3 of letter & spirit
(No rule is ever explicit)Not only will rule systems always have exceptions: Rules are also never explicit. Rules always have a meaning, an intention. And foreveryday life to work, we follow that intention – the spirit of the rule, not the letter.
In fact, this is essential
for rule systems to work in real life. Take a phenomenon like »work to rule«: People strike by sticking to theletter of their work regulations – like Austrian postal workers who one weighed every single piece of mail to ensure that proper postagewas affixed, bringing the whole system to a screeching halt.
But if you put a
rule system into a program, the program will follow it to the letter – it cannot bend or overstep it toward »the spirit«.Take foursquare, for example: The system only knows the hard rule of not checking in more often than so-and-so-many times per hour.
So what you get are
these fine people at the Playful conference in London 2010, holding a public voting of London foursquare players todetermine which kind of foursquare checkins are in the spirit of the game: Checking in at home? Using auto-checkin? Checking in atbuses? http://www.ﬂickr.com/photos/37996583811@N01/5020671427
4 intentions matter Or: Computer‘s
can‘t give creditAnd not only do rules have intentions. To us as humans, it makes a huge difference whether something is done by a person withintention or not.
In a recent self-experiment for
the magazine Popular Science, the journalist Matthew Shear tried to »gamify« all parts of his existencefor a week, including »becoming a better fiancé«, where he would gets points for washing dishes or taking the dog out. On the eveningof day five, when he and his girlfriend went to bed, he said: http://www.ﬂickr.com/photos/beigeinside/50122570/
»Now I feel »You look
like you’re just doing especially lovely it for the tonight.«points.«We care whether people do something to follow a rule, or because they get an incentive for it, or because they genuinely mean it (likeapologizing, or paying a compliment). http://www.ﬂickr.com/photos/beigeinside/50122570/
Computers, however, can‘t do things
and mean them, and this does make a difference to us. This was recently demonstrated in a nicescientific study with school kids using Scratch. If you don‘t know it, Scratch is a gorgeous software that allows kids to program videogames with a very visual code editor, thus learning the principles of programming in the course.
A core part of Scratch
is the online community that enables people to remix and improve the games of other designers.
In addition, users established the
practice of thanking the original creator in the project notes. And in interviews, it came out that thispersonal, intentional note was much more important and engaging than the automated one. Indeed, many users felt it was even undueplagiarism if you didn‘t explicitly state in the notes which project you copied – even if the automatic attribution did it.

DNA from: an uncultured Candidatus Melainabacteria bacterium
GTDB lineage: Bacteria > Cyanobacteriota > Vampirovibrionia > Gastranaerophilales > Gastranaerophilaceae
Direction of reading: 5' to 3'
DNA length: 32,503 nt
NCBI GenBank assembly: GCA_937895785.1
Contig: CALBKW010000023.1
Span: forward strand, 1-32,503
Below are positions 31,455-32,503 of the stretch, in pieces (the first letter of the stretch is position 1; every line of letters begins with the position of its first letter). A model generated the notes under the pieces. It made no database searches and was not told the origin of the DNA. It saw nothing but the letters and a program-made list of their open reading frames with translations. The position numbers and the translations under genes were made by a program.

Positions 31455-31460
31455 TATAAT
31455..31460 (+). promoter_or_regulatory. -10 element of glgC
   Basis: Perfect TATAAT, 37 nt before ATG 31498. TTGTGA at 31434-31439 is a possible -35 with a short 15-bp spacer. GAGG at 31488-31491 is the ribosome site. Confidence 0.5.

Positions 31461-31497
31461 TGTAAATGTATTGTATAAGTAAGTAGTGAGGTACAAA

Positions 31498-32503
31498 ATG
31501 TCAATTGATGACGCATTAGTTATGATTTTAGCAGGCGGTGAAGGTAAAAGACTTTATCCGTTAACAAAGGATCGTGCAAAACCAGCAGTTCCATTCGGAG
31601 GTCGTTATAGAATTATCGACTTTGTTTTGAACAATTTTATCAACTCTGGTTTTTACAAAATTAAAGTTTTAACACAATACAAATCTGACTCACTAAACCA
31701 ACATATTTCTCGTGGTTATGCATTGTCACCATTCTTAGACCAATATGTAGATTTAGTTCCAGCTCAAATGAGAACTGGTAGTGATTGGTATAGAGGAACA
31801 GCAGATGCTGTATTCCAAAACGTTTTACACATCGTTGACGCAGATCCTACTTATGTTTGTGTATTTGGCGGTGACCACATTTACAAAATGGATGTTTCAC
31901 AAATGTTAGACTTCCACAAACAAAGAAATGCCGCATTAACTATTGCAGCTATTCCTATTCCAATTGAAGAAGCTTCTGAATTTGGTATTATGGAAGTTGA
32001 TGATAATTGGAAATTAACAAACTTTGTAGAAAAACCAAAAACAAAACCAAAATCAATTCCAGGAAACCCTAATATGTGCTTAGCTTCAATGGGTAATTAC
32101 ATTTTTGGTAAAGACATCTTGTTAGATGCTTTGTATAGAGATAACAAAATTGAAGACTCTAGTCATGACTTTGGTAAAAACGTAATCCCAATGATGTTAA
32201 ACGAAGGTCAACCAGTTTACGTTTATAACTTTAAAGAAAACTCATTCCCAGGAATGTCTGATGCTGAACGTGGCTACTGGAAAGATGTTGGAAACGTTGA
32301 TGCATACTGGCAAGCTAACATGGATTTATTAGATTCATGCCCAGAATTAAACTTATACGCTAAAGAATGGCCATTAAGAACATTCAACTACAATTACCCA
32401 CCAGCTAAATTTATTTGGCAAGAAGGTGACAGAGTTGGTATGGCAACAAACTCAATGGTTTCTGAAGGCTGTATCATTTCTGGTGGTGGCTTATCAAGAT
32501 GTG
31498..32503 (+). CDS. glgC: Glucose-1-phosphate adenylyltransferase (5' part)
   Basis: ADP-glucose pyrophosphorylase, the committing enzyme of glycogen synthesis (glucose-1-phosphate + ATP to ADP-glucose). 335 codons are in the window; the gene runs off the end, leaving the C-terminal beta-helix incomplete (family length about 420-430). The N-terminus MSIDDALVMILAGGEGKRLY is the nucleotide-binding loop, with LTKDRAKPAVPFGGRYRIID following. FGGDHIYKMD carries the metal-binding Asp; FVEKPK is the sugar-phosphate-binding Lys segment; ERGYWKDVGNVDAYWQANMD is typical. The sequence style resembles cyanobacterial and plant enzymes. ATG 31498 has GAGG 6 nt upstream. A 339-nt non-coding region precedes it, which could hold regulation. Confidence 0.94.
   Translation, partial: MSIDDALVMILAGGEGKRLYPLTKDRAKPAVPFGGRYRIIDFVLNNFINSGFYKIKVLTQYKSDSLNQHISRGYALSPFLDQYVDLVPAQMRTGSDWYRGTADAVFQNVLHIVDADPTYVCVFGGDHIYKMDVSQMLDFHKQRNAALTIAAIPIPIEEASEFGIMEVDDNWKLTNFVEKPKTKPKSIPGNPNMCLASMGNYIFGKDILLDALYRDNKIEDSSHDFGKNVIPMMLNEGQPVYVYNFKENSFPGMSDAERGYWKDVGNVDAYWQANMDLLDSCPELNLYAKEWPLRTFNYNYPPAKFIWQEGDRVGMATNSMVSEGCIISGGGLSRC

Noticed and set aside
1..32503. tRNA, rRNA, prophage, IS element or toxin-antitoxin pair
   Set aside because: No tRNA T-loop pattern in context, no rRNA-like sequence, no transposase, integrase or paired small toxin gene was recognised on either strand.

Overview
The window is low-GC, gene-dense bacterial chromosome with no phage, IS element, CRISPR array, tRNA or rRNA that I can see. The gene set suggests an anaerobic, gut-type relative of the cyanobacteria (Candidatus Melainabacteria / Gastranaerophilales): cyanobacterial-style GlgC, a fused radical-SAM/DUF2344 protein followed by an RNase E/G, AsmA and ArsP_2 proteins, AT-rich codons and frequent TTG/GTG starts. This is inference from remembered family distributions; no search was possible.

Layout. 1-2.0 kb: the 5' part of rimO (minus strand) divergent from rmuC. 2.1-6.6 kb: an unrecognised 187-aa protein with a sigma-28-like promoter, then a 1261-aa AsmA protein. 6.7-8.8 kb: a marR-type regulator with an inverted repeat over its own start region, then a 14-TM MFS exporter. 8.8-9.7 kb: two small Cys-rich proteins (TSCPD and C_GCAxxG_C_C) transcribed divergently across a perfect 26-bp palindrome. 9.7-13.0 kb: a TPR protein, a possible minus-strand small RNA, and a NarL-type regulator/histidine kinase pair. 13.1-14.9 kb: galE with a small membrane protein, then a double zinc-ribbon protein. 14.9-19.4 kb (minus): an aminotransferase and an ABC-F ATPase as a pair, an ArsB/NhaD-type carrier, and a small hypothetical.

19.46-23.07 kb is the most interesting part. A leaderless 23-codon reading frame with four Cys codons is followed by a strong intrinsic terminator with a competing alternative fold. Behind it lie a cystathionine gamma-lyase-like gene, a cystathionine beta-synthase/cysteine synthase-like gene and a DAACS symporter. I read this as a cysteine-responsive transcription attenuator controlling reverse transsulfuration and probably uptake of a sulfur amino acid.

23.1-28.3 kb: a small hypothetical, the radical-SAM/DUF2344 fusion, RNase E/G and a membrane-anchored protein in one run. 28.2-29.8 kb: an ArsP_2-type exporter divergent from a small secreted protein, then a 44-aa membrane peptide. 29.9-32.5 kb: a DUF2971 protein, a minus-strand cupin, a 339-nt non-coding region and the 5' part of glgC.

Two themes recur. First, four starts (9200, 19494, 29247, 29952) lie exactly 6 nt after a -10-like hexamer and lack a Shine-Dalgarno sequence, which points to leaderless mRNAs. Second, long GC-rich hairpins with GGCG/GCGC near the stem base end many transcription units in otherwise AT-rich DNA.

5 campbell‘s law How Rules
Beget GamersSo much for what happens when we let computers run our rule system. Now what happens when we put humans into these systems?The short answer: They become gamers. They game the system.
»The more a quantitative social
indicator is used for social decision-making, the more subject it will be to corruption pressures and the more apt it will be to distort and corrupt the social processes it is intended to monitor.« Donald T. Campbell assessing the impact of planned social change (1976)This is not a new observation. Already in the 1970s, the sociologist Donald T. Campbell stated his famous laws. What he was describingwere things like schools evaluated by how students performed on certain tests, where school directors would fudge the numbers: Theyasked low-performing students to drop out of school, or reclassified them as »disabled«, because then they wouldn‘t be counted in.
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system intention »The Munchkin«The first thing that happens is something we often observe in regular games: For some people, the system becomes its own end.People pursue the stated goal of the game and become blind to everything outside that. Among gamers, we even have a word for suchpeople. We call them »Munchkins«.
the rule of irrelevanceNow to
a certain extent, this focus is desired: We want people to want to win the game – otherwise it‘s no fun to play. Likewise, we wantpeople to focus on the game itself. This is what sociologist Erving Goffman called »the rule of irrelevance«.
Take strategy war games. Some
of them, like Warhammer, are played on lush miniature landscapes with beautifully hand-paintedfigures costing hundreds of Euro. But to a certain extent, while you‘re playing, that price and that beauty are irrelevant.
For the purposes of the
game, those figures and landscapes might as well be represented with some cardboard counters on a simplemap. The only thing that counts are the game-internal values of the units – how much damage do they do? How far away does one unitstand from another, and how does that affect my probability of scoring a hit? http://boardgamegeek.com/image/1209336/advanced-squad-leader?size=original